15. Immediate renal imaging and renography with /sup 99m/Tc methylene diphosphonate to assess renal blood flow, excretory function, and anatomy

    SciTech Connect

    Glass, E.C.; DeNardo, G.L.; Hines, H.H.

    1980-04-01

    /sup 99m/Tc methylene diphosphonate (/sup 99m/Tc MDP) was evaluated as a clinical renal imaging agent in 20 patients referred for bone scintigraphy. Sequential scintigraphy, which was started immediately after injection, yielded blood flow studies of high quality, and subsequent images accurately delineated renal anatomy and excretion in nonazotemic patients. In comparison with delayed images, early images were vastly superior in quality and demonstrated improved target-to-nontarget activity ratios (p < 0.001) and improved lesion detectability (p < 0.01). Renal imaging performed incidental to bone scintigraphy with MDP can be greatly enhanced by initiating sequential scintigraphy immediately after injection.

  16. Bone disease in patients with long-term renal transplantation and normal renal function.

    PubMed

    Carlini, R G; Rojas, E; Weisinger, J R; Lopez, M; Martinis, R; Arminio, A; Bellorin-Font, E

    2000-07-01

    Renal osteodystrophy may persist during the early years after renal transplantation. However, information on bone status after a successful long-term renal transplantation is limited. We examined biochemical parameters, bone mineral density (BMD), and bone histomorphometry in 25 asymptomatic men with normal renal function after 7.5 +/- 5.7 years of a renal transplantation. Serum calcium, phosphorus, alkaline phosphatase, and 1,25(OH)(2)D(3) levels and urinary calcium level and cyclic andenosine monophosphate excretion were within normal range in all patients. Serum intact parathyroid hormone (PTH) level was elevated in 11 subjects (133.6 +/- 78 pg/mL) and normal in the other 14 subjects (47.9 +/- 13.6 pg/mL). Mean BMD at the lumbar spine and femoral neck was low in the entire group. However, it progressively increased as time after transplantation increased, approaching normal values after 10 years. Bone histomorphometric analysis showed bone resorption, osteoid volume, and osteoid surface greater than normal range in the majority of patients. Bone formation rate and mineralization surface were low, and mineralization time was delayed in most patients. These lesions were more severe in patients after 3 to 4 years of transplantation but improved with time and approached normal values after a period of 10 years. PTH values did not correlate with bone histological characteristics or BMD. These results show that the bone alterations observed after long-term renal transplantation consist of a mixed bone disease in which features of high bone turnover coexist with altered bone formation and delayed mineralization. These findings may result from the combined effect of preexisting bone disease and immunosuppressive therapy.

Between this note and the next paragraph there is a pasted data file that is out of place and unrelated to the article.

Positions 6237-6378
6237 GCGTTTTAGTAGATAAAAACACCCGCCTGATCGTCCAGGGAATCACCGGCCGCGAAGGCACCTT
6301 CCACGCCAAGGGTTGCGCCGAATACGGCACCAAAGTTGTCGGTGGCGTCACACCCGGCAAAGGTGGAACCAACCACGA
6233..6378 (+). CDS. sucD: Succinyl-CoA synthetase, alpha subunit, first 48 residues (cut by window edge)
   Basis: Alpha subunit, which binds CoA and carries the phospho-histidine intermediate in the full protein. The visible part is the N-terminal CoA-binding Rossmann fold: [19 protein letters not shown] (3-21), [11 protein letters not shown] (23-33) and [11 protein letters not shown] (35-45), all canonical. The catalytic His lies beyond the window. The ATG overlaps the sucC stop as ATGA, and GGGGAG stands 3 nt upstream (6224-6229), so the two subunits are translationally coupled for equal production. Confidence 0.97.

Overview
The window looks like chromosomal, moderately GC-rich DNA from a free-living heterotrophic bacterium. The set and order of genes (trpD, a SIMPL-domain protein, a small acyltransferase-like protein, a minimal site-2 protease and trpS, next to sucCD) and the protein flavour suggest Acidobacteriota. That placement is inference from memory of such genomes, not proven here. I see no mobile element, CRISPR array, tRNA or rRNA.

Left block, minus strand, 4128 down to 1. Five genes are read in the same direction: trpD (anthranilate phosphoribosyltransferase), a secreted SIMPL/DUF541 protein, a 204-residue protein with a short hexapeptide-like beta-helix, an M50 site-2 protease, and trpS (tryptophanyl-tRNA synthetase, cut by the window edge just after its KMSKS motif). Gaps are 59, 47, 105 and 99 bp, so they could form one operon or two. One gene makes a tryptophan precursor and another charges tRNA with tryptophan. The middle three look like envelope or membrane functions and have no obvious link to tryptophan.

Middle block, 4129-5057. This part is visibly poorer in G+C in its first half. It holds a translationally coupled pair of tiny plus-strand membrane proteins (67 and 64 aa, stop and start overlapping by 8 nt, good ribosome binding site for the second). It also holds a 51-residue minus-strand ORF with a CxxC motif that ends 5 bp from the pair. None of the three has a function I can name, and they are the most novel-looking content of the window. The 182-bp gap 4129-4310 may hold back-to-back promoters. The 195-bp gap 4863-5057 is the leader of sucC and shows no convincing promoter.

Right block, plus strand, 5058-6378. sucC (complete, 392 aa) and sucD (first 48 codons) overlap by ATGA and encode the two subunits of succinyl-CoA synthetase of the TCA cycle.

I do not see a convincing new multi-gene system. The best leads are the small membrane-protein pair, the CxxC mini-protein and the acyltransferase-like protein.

17. Reduced Renal Methylarginine Metabolism Protects against Progressive Kidney Damage

    PubMed Central